Hartzell’s (2002) early research highlighted a problem as damaging as lack of support, the issue of “invisibility” (p. 95). Invisibility can be viewed in several ways. Firstly, the degrees of success with which teacher-librarians have integrated their work into a school’s teaching and learning program has the potential to render them invisible. Hartzell’s (2002) findings also indicated that not all principals saw teacher-librarians as teachers or leaders. If teacher-librarians are not seen as teachers first, but rather as administrators, problems arise because the focus is not on learning outcomes (Shannon, 2009).

. . . teacher-librarians are increasingly seen as teachers, collaborators and managers.

Lupton (2016) argues that the research approach of some early studies in this field is problematic given the frequent use of questionnaires containing predetermined roles. Principals therefore ranked roles as listed rather than describing roles as they saw them. In Lupton’s view, attitudes are moving, as evidenced by the research undertaken for the School Library Association of Queensland by Hilary Hughes (2013, in Lupton, 2016). According to that research, teacher-librarians are increasingly seen as teachers, collaborators and managers. This positive development is encouraging, but for the teacher-librarian the perceptions and responses of teachers are equally important.

Perceptions and Pressures

It is highly likely the pressures the teachers themselves feel under at times shape their perceptions of, and responses to, teacher-librarians. The role of the teacher is considerably more multi-dimensional than in previous generations. It seems that schools are expected to meet all of society’s changing needs (Yates, 2005). These expectations emanate from varying sources such as parents, school principals, curriculum authorities, the media and politicians (Yates, 2005). The metaphor of “teacher-as-juggler” (Adelman & Panton Walking-Eagle, 1997, p. 92) seems appropriate in what Dyson (1998) describes as the “digital age” where the multiple roles that schools play may be defined as “custodial, behavioural, cognitive, screening and socialisation” (Miller, 2003, p. 11). As a consequence, teachers are expected to teach differently and do much more than merely teach (Kelly, 1996, cited in Groundwater-Smith, et al., 2001, p. 39; Kochanek, 2005, pp. 2-3; Stoll, Fink & Earl, 2003, p. 8) They must also deal with external forces: ‘economic and work’, ‘technological’, ‘social’, ‘environmental’ and ‘political’ (Stoll, et al., 2003, p. 12).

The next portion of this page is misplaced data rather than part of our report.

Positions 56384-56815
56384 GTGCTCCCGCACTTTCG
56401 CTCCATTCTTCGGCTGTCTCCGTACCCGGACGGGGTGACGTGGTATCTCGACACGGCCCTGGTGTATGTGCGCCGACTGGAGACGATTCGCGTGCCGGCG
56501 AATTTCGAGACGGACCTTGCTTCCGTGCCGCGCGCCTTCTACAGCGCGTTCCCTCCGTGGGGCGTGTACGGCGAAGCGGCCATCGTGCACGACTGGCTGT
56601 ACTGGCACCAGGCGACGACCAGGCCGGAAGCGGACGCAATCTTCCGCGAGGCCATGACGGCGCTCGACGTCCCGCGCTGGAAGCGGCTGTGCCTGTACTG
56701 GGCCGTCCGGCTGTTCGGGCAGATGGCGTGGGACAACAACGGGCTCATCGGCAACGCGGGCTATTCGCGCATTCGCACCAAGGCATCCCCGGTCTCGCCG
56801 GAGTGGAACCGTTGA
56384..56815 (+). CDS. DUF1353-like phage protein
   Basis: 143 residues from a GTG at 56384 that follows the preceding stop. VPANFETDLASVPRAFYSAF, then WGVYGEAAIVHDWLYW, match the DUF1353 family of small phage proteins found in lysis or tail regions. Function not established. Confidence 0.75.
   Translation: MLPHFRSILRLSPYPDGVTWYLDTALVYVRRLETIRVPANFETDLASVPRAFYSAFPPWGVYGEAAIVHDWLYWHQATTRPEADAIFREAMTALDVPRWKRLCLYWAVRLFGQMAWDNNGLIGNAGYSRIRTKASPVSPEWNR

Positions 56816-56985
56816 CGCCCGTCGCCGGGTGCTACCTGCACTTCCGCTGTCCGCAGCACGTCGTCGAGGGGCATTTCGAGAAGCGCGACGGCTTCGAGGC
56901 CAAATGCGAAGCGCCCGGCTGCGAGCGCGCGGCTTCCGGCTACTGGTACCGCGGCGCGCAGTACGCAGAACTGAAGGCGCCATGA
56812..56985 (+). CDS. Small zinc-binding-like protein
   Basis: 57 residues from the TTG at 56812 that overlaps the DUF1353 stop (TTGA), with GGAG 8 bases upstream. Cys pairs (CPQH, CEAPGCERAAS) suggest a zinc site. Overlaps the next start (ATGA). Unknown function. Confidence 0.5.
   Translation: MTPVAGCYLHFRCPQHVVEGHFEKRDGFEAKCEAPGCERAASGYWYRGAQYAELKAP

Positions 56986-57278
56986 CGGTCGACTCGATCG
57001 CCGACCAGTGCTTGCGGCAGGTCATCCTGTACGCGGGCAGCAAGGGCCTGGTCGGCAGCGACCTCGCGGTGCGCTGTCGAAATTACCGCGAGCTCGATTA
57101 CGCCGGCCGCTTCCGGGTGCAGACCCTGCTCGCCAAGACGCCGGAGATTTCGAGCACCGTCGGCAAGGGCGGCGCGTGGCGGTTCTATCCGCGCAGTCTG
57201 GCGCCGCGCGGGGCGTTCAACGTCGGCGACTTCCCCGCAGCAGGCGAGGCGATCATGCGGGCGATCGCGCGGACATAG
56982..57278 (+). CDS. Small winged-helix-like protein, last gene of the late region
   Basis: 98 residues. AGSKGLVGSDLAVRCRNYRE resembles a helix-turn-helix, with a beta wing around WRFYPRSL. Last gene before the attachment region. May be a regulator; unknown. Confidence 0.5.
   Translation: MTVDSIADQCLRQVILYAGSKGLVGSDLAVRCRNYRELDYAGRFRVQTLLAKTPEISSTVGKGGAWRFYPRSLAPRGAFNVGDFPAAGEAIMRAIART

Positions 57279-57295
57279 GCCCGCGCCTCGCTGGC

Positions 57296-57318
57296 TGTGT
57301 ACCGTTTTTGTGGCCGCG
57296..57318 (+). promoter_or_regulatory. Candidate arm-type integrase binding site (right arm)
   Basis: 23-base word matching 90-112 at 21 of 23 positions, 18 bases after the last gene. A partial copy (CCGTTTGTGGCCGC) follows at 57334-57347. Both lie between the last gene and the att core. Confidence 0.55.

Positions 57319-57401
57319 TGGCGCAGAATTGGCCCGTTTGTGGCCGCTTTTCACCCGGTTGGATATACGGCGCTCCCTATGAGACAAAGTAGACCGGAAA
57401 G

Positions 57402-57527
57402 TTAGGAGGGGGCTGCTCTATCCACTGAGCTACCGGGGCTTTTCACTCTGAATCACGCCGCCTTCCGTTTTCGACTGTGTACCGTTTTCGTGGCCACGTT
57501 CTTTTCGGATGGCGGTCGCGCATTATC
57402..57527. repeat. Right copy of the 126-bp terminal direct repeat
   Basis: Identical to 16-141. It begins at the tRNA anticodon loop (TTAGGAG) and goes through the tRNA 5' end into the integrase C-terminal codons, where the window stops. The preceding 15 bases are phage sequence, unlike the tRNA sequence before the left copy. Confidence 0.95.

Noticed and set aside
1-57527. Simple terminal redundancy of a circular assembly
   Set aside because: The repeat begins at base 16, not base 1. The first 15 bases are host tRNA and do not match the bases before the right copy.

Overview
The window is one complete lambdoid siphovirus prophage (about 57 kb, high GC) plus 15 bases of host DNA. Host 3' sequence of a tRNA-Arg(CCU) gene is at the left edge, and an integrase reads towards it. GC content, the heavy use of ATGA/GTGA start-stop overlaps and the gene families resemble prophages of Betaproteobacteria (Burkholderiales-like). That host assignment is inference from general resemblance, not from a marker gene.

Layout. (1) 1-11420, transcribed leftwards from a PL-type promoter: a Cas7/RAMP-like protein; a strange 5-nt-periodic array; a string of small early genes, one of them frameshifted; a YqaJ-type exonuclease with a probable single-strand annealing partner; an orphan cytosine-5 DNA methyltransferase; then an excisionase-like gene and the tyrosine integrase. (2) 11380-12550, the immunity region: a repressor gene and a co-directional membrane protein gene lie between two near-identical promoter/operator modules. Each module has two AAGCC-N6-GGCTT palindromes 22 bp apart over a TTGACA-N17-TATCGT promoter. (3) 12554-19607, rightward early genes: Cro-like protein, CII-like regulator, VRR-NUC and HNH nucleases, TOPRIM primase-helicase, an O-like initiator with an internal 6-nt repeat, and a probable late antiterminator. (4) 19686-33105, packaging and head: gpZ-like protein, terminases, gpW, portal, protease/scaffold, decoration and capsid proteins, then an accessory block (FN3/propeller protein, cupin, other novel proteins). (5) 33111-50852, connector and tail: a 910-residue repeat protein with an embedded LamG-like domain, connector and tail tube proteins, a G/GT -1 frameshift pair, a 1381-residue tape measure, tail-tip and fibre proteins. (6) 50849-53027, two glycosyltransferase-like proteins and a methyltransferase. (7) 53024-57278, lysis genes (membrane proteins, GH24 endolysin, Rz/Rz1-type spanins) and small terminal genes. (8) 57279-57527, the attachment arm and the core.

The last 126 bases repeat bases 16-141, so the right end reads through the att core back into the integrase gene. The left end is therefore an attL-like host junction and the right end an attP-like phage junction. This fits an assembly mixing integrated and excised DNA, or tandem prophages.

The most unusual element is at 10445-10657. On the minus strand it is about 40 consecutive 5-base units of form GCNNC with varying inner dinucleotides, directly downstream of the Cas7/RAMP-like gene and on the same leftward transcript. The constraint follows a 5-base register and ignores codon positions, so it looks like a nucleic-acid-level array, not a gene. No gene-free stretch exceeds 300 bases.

Time is a major pressure for all who work in schools, and as pointed out earlier, collaboration requires time. There is frequently ‘that rushed feeling’ where teachers feel the need to do things as quickly as possible (Beaudoin (2004); in these instances, working with the teacher-librarian may not seem possible. The day to day work of a school may limit opportunities for collaboration largely because of how time is allocated within that day (Gordon, 2017; Hargreaves, 1994). In addition, it is possible that some teachers perceive teacher-librarians as ‘support’ rather than as a partner (Hartzell, 2002).
The pressures on teacher-librarians are, perhaps unsurprisingly, largely similar to those on teachers. As stated previously, Bonanno (2005) points to the challenges of marketing the library given the day-to-day time pressures. Baker (2016) sees constraints of time as diminishing the leadership role a teacher-librarian is able to take and limiting the development of partnerships with teachers. According to Martin (2013, in Baker, 2016), “investing time in developing people relationships and focusing attention on stakeholders concerns is vital” (p. 151). 
Collaborative trust relationships are enabled by recognising the varied roles served by individuals of the learning community (including the teacher-librarian), modelling desired practices, acting proactively, and providing personal experience and expertise (Lamb and Johnson, 2013). 

Collaboration Through Trust

Support has been identified as critical to the work of the teacher-librarian (Lupton, 2016; Shannon, 2009; Hartzell, 2002)). As explicated by Hartzell (2002) “Solid relationships are based on understanding each other’s roles and functions and trusting in each other’s competence, expertise, dedication and honesty” (Shaw, 1997; Zand, 1997, in Hartzell, 2002, p.94). Relationships can be built and ongoing support provided. Users recognise and value care and concern (Witherell and Noddings, 1991). The building of strong foundations of relational trust and relationships based on that trust has the power to mitigate the impact and degree of roadblocks, because people exhibit good will and the desire to go the extra mile (Reina & Reina, 2006; Bryk & Schneider, 2003)
Many definitions of trust exist within the literature but the concept is “understood often in a very vague and systematic way” (O’Hara, 2004, p. 12). To present a single definition, Hoy and Tschannen-Moran (2003) distilled their examination of the literature and devised the following: 
Trust is an individual’s or group’s willingness to be vulnerable to another party based on the confidence that the latter party is benevolent, reliable, competent, honest and open’ (p. 183). 
These five characteristics are worthy of briefly unpacking because their range gives some indication of the complexity of the notion of trust:
Benevolence concerns our expectations of the actions of others. It may be seen as ‘caring’ (Witherell & Noddings, 1991) or ‘concern’ (Louis, 2007, p. 4). 
Reliability relates to consistency of behaviour. People expect that you what you do will meet their needs (Hoy & Tschannen-Moran, 2003). This is critical if teachers are to commit to collaborative work with the teacher-librarian.